Some of you are aware that Gaborone, and actually much of the country has been experiencing rather dramatic power outages over the past few days. Coming from the land of snow and ice, sweating in the heat really does beat freezing your a** in the cold.

This logic led me to contemplate how your take on something can be so dramatically different depending on your current circumstances. Like most Canadians I love snow days, but I dread power outages that last for too long leaving you freezing and peeing who know where.

Now flip that to living in Africa. The lack of power is far more easily assimilated – at least for me! If you had asked my colleagues yesterday they were moaning about it just like a Canadian would. I on the other hand have not felt that impacted by the power blips. It has been pretty much life as usual for me.

My second take on the power variable comes a result of a major meeting I attended this morning at NACA (the National Aids Coordinating Agency). I was attending the meeting on Oscar’s behalf – poor man can’t be in two places at once can he???  The meeting was the CCM (no, for all of you government employees reading this not the ccm you are thinking of!). It is the Country Coordinating Mechanism meeting for Global Funding. The purpose of the monthly meetings are to track the current projects taking place in the Southern Africa region including Botswana in the area of HIV/AIDS, Tuberculous and Malaria.

It is a very high level meeting and those sitting around the table hold the voting power to change funding and projects in Botswana in these three high risk health areas. This is a very different type of power!

I have to admit that of all of the meetings that I have attended since arriving in Botswana four months ago and believe me there have been many! This meeting left an incredibly positive impression on me. Okay, it was an hour later getting started as a quorum is required to proceed with the meeting. In fact, the only people tardy in their arrival were the Ministers or their alternates. While we waited for the quorum to be made up, I sat between GoB Program Coordinator of Orphans & Vulnerable Children and NACA’s lead HIV/AIDS policy analyst. I was more than happy to spend an hour discussing issues and policy with these two individuals along with the others who joined our conversation.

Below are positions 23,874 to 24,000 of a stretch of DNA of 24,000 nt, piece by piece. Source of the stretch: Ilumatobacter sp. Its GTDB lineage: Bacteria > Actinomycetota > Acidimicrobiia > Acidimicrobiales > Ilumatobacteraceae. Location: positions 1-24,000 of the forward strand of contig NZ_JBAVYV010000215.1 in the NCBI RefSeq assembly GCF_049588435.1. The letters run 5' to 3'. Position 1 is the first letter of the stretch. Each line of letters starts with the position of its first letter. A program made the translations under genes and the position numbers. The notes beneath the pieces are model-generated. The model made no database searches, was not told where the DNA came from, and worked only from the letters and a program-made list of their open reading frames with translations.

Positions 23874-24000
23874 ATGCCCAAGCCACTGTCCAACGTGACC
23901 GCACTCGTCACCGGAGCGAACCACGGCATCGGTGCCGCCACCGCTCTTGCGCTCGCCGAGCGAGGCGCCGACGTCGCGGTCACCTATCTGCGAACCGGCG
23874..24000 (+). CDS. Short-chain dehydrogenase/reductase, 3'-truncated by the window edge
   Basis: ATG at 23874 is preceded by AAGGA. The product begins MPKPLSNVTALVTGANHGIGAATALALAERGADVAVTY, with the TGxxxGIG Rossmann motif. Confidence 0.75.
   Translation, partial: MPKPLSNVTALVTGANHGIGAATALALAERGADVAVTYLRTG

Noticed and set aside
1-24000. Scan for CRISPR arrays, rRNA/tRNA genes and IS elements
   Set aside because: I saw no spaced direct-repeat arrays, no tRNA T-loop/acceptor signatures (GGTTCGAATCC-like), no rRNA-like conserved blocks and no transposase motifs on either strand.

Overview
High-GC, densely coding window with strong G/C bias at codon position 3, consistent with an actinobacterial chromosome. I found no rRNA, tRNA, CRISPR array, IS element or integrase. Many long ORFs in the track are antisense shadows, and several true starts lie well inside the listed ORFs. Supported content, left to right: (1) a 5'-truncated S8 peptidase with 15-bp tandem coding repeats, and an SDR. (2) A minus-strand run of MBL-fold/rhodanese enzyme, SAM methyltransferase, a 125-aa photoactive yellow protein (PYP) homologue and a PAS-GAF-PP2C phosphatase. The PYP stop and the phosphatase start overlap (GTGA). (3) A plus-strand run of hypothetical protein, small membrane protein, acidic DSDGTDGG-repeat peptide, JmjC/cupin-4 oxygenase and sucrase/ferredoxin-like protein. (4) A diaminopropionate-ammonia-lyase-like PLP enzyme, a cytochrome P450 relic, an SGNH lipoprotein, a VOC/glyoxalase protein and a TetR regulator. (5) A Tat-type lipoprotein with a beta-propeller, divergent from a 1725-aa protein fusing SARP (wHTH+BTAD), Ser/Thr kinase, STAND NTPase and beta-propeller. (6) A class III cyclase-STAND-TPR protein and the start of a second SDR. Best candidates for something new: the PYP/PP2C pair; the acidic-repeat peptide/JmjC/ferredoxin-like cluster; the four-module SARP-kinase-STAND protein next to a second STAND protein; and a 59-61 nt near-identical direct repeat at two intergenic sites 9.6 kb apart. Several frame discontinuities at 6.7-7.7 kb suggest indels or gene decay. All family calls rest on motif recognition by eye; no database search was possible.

Once the meeting started, I was truly impressed by the quality of the Chairman. Not only was he handsome, distinguished, and very intelligent. He was the most effective, articulate chairman that I think I have ever seen. He represents the Botswana Business Coalition and man, is he impressive. In fact, when the discussion turned to “burn rates” – how fast funding is being dispersed and used – my eyes didn’t even start to glaze over with the bean-counters explanations. As the chair, he kept the meeting running smoothly, allowed discussion, appropriate voting, summations and referral of action items. Wow! what a package!

Actually as I looked around the room I was truly impressed for the first time since arriving at the men in the room. In fact most of them were as articulate and intelligent as the Chairman. Plus, it didn’t hurt that there were several other handsome men in suits. Eye candy always help when you are considering weighty issues like funding challenges.

So I will leave you with this thought – power, whether it be what is lacking or what is present, is all in your perception.

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3 thoughts on “The Variables of Power

  1. It just hit me what a huge undertaking it is to combat the spread of HIV/AIDS. The coordination just to get all these busy people must be quite the under taking and then to track all those projects. Wow… incredible! P.S. Looking forward to sping. No one looks sexy in a parka and three hats.

    1. You are right on both accounts, Gillian!

      As for AIDs coordination it is often overwhelming so one has to find comfort and humor in small things like enjoying the eye and brain candy that some meetings provide 🙂

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